MAN’s new flagship, the 45/60CR, shows where four-stroke marine engines are heading; it’s leaner, greener, meaner…and smaller.
The successor to the time-honoured 48/60CR, MAN’s latest version adds a host of new technology, including two-stage turbocharging which extracts maximum performance from the engine. And while it’s more powerful than its predecessor, the extra grunt comes with lower fuel consumption.
Similarly, Cummins recently launched the QSK95, the 95 standing for litres. It is a high-speed, four-stroke diesel capable of pumping out 4,200hp in marine applications. “This makes it one of the most powerful engines in its displacement class,” said Cummins Global Marine, marketing communication manager, Andy Kelly. “Power density – the amount of horsepower per litre of displacement – is a great example of how high-speed four-stroke diesel technology continues to improve across the industry,” he said, adding: “The QSK95 is producing power levels previously only available with a much larger, medium-speed diesel engine.”
And sheer grunt is always useful; harbour tugs, for instance, need instant power – a ‘fast, transient response’ in trade terms – when guiding ships into port. Thus, Cummins’ latest engine features a quadruple turbo arrangement that feeds air into the engine.
Engine-makers continue to make giant strides as they respond to demands for more durable, flexible, powerful and economical engines. The name of the game here is to achieve all of the above, but with minimum damage to the bottomline.
Which is what MAN has targeted with its 45/60CR. According to MAN Diesel and Turbo’s chief sales officer, Wayne Jones, the extra power and lower consumption “are particularly aimed at key lifecycle cost-oriented applications, such as cruise liners, RoPax ferries, RoRo vessels and dredgers.”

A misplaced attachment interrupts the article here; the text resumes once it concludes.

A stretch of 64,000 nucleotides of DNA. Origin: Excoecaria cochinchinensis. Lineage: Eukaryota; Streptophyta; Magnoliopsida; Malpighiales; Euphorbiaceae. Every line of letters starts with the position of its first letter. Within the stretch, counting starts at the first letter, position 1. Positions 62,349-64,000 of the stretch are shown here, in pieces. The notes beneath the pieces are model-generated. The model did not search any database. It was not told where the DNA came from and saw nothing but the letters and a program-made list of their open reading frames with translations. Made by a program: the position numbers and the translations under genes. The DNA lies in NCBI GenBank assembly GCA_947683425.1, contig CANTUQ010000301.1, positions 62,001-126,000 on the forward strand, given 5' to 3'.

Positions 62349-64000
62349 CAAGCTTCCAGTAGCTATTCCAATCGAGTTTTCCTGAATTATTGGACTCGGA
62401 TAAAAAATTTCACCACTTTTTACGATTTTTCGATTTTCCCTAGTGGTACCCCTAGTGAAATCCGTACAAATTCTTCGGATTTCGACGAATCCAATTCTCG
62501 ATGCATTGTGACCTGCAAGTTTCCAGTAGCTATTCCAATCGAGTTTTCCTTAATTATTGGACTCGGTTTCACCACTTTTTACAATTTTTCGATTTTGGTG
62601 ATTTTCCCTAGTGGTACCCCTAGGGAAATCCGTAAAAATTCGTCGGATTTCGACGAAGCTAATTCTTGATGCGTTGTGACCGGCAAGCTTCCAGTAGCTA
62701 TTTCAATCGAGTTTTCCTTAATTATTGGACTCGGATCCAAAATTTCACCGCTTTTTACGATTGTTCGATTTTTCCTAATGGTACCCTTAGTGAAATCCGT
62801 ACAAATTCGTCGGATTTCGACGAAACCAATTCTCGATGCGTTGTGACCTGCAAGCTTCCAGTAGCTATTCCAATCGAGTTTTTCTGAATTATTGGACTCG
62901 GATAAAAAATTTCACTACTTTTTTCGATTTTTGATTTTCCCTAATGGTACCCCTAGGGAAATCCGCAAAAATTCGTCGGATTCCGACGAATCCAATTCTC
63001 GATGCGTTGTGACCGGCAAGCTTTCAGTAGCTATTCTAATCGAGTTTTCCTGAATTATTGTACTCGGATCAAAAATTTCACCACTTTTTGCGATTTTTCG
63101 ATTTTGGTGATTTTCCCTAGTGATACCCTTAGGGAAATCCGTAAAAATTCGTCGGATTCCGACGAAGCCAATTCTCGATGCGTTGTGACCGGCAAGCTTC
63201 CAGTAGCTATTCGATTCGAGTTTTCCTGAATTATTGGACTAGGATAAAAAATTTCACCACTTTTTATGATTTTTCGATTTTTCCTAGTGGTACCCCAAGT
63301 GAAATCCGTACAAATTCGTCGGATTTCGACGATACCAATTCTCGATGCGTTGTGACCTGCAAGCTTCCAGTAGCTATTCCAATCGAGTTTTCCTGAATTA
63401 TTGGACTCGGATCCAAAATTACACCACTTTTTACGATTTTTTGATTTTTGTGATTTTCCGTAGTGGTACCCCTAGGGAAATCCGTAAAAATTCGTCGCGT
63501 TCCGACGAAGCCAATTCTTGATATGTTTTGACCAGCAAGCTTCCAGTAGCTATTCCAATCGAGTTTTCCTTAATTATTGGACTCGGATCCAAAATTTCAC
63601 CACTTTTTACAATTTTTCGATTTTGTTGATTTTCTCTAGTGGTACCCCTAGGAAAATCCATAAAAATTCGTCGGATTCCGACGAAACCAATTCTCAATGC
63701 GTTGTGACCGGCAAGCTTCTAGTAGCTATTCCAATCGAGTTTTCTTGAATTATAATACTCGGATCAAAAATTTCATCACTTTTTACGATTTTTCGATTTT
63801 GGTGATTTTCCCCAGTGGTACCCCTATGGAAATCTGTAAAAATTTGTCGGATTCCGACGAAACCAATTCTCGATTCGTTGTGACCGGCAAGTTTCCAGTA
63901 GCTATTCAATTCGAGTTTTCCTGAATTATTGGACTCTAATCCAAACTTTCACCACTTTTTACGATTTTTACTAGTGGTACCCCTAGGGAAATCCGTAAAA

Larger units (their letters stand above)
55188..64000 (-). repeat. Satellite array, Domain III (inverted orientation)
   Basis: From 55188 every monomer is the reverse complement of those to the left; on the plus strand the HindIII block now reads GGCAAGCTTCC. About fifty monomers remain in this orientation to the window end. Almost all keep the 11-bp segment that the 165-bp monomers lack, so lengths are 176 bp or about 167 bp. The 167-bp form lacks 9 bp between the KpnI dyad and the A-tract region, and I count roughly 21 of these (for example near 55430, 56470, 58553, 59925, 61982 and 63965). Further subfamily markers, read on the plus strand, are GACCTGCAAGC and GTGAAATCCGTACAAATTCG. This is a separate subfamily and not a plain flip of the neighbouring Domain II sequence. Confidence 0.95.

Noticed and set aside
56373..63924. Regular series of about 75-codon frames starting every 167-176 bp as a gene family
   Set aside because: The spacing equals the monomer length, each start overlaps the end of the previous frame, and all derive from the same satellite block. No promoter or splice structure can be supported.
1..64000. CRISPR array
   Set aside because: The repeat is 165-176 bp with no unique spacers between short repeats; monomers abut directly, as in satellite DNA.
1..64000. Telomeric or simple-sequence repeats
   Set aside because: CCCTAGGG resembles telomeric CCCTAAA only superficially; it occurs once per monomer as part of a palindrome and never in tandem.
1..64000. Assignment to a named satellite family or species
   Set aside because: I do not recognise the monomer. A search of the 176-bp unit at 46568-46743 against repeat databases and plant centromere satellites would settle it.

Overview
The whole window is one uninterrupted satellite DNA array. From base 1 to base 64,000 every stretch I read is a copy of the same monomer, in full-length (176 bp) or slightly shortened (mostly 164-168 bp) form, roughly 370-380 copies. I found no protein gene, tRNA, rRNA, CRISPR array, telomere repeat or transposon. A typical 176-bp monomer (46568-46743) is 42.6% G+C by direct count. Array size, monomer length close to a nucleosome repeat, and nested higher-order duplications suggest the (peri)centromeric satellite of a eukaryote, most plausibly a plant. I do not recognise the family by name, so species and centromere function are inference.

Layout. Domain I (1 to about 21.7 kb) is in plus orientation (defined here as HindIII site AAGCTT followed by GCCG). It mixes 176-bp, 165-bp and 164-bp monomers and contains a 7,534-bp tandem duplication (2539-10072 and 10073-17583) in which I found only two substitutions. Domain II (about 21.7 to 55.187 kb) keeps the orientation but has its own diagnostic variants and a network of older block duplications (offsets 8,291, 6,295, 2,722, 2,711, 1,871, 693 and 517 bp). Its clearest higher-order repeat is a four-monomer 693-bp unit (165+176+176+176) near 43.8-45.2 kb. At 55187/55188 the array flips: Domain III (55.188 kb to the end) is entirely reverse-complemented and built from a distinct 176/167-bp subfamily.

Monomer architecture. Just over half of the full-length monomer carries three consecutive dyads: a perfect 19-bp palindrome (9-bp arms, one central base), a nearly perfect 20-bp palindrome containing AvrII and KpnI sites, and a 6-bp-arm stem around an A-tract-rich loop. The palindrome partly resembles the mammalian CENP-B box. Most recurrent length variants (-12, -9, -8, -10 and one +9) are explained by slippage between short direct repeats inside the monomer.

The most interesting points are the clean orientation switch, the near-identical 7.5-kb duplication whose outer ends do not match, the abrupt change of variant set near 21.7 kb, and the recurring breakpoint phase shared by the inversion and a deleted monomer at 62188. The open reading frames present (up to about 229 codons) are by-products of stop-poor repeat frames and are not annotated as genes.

In terms of flexibility, the Ecomap 2.0 software – in effect, intelligent optimisation – means the electronically-controlled engine can be run according to different specific fuel oil consumption (SFOC) targets, which means the vessel can be fine-tuned to operate at maximum efficiency according to loading, sea conditions and other factors.
In another example of flexibility, MAN’s selective catalytic reduction (SCR) is now integrated into Ecomap, enabling the operator to tweak the propulsion system even further, for example by factoring in the prices of fuel and urea. That is obviously a useful contribution for economical running, but it also means NOx emissions can be cut by up to 97%.
Bearing in mind that the engine may run for 25-30 years, the 45/60CR has been designed from the outset under a family concept, that can be married with future derivatives such as duel-fuel options, according to the operator’s needs.
It’s small relative size also means it is more easily packaged. Cummins’ Kelly says: “The QSK95 can take the place of a medium-speed engine, but it’s between 25% – 75% lighter than its medium-speed competitors. That means the overall dimensions are reduced.”
Clearly, this reduces weight and makes more space available for cargo or some other productive purpose.
Putting numbers on the merits of the 45/60CR, MAN calculates that, based on a representative load profile of a cruise vessel, the cost benefit in terms of fuel/oil consumption ranges between 5% and 12% compared with power plants from rival manufacturers. In terms of hard cash, for a cruise vessel of around 120,000 – 150,000 gt, with 60-65mw of installed power, annual savings would be in the order of €0.9M – €2.M (US$1.1M – US$2.4M). This calculation assumes a price for fuel of €500 (US$610) a tonne.